702 Bladen Street survives alone on the city block.

Bladen Street building cookout also highlights street's economic history

Aiming to restore Bladen Street's longest-surviving commercial building, the Historic Beaufort Foundation is planning a cookout fundraiser on June 27 targeting the old Coastal Contractors building.

The street and surrounding area has been the site of city redevelopment efforts and new mixed commercial and residential zoning in recent years, and the Historic Beaufort Foundation also notes that Bladen Street dates to the city's original 1711 plan and was for many years an economic hub in downtown.

Take a read of the release bellow for more on both the street's history and the cookout:

Restoration of the last surviving historic commercial building on Bladen Street will begin in July by Historic Beaufort Foundation. The project will commence with a "Kick-off Cookout" block party at the David Schein Store, 702 Bladen Street, Thursday, June 27, 6 p.m. – 8 p.m. The public is invited.

The 3,200 square-foot building, which housed Coastal Contractors until 2006, will be stabilized by the Foundation and marketed for sale. The empty block in which it stands has been targeted by the City of Beaufort for commercial development. The block is part of the primarily residential Midtown Square development owned by Steve Tully and John Trask III who have partnered with HBF to promote the project.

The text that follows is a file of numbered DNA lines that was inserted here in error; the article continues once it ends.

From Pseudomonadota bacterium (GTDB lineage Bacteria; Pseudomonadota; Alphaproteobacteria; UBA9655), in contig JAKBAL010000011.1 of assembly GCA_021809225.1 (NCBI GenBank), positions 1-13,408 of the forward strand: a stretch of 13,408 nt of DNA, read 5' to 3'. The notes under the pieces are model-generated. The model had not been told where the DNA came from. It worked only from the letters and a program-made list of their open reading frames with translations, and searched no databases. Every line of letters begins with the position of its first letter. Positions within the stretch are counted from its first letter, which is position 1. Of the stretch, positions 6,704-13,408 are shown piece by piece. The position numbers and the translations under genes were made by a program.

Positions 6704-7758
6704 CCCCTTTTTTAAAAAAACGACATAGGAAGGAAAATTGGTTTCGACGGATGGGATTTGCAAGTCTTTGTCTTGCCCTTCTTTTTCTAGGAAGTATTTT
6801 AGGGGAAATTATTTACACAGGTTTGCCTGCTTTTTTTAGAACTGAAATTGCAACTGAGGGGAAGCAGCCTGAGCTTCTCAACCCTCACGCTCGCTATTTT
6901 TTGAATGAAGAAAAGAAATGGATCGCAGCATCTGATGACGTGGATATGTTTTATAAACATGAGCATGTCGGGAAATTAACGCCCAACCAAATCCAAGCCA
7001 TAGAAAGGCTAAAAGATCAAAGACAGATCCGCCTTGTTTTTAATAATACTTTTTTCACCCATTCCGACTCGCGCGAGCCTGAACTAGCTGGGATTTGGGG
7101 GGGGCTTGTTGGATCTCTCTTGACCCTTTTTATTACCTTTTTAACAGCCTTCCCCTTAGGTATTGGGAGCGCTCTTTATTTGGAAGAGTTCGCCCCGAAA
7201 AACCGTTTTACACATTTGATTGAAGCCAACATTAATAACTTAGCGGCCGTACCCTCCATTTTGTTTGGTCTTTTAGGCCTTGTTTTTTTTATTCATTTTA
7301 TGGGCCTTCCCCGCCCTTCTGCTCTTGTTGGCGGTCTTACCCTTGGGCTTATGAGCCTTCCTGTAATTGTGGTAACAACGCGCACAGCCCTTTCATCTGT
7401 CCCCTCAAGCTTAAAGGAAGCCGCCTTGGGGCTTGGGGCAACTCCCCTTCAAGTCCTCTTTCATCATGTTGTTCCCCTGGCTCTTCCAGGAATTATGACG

Bladen Street was the principal business street west of downtown, in the heart of "Ward Six," a predominantly African-American area. The three blocks of Bladen from Bay Street to Duke Street were part of Beaufort's original town plan in 1711, according to research by former HBF executive director Evan Thompson.

In 1801, the Trustees of Beaufort College took ownership of vacant lots in Beaufort including this one. Although lots sold in 1801, the area remained undeveloped until after the Civil War and nothing was built at 702 Bladen until David Schein built his store in 1912.

The building will be restored to its two-story, gable fronted form with wood siding and possibly a metal roof, as funding allows. Non-structural walls, dropped ceilings and tiled floors will be removed to expose the original floor plan, ceiling heights and wooden floors. Windows and entrances that were moved or covered in the past will be restored, including the original storefront entry.

HBF's Preservation Committee stepped up with a preservation plan when it was learned that the building was to be demolished. HBF Board chairman Conway Ivy said the Foundation is excited to "demonstrate with a high visibility project that preservation can take a building that many view as having no value and making it a positive contributing factor in the neighborhood."

Some in city government have criticized HBF for not supporting the Civic Master Plan's goal of redevelopment of our neighborhoods, said HBF executive director Maxine Lutz. "This project and a second stabilization project on Duke Street that is expected to begin this summer illustrate that we are willing to work to find the resources to implement the city's goals."

The "Kick-off Cookout" is open to the public. The event is free but food provided by Sea Eagle Market is $10 per person and drinks are $1-$2. Bring lawn chairs.